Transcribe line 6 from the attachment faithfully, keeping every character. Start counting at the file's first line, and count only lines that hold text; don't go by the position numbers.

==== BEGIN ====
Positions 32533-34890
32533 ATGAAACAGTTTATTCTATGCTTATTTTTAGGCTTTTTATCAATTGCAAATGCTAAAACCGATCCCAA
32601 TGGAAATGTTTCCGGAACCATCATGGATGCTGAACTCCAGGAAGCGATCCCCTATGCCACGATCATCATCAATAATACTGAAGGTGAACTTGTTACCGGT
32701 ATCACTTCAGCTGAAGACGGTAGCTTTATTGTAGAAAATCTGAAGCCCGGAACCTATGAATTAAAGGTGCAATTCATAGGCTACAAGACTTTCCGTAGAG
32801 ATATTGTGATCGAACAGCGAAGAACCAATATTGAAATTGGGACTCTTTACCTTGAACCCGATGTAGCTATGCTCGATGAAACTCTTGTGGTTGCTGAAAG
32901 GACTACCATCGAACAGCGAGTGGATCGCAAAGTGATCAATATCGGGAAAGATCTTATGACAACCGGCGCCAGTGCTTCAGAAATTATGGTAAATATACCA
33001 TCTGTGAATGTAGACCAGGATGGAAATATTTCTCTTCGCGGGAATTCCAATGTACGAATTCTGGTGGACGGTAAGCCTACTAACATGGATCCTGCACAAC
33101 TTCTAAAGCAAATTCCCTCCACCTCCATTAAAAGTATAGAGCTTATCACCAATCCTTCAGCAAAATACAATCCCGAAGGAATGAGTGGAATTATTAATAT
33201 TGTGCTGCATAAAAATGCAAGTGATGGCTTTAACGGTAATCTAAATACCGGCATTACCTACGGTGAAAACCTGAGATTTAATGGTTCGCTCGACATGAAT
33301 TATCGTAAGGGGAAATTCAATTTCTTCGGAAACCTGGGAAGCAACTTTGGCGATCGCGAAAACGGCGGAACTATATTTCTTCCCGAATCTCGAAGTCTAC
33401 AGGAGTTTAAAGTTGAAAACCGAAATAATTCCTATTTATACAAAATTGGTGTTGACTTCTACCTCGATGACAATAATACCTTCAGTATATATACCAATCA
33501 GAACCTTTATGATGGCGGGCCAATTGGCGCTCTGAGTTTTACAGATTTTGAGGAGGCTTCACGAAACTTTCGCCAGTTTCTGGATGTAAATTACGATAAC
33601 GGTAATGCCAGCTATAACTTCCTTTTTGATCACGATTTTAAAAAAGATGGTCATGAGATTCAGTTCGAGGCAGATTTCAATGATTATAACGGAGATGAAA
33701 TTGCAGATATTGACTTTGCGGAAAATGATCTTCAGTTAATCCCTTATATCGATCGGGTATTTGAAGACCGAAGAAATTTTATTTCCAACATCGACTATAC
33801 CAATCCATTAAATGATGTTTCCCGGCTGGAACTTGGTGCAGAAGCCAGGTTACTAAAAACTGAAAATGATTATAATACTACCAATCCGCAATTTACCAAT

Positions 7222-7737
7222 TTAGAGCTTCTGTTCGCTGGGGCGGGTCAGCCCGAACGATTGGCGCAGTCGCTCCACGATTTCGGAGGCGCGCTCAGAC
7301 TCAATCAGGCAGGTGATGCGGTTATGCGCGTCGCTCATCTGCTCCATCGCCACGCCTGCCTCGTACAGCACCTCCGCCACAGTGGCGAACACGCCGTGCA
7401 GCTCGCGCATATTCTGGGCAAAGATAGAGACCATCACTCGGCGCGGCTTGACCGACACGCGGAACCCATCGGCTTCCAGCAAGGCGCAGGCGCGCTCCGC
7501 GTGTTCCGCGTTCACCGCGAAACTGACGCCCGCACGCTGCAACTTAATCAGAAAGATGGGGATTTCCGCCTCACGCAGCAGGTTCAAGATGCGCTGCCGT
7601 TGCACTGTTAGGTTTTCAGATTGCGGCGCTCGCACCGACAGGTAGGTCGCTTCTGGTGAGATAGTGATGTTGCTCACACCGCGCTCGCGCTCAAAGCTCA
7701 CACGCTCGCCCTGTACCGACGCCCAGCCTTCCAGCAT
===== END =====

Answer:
32901 GACTACCATCGAACAGCGAGTGGATCGCAAAGTGATCAATATCGGGAAAGATCTTATGACAACCGGCGCCAGTGCTTCAGAAATTATGGTAAATATACCA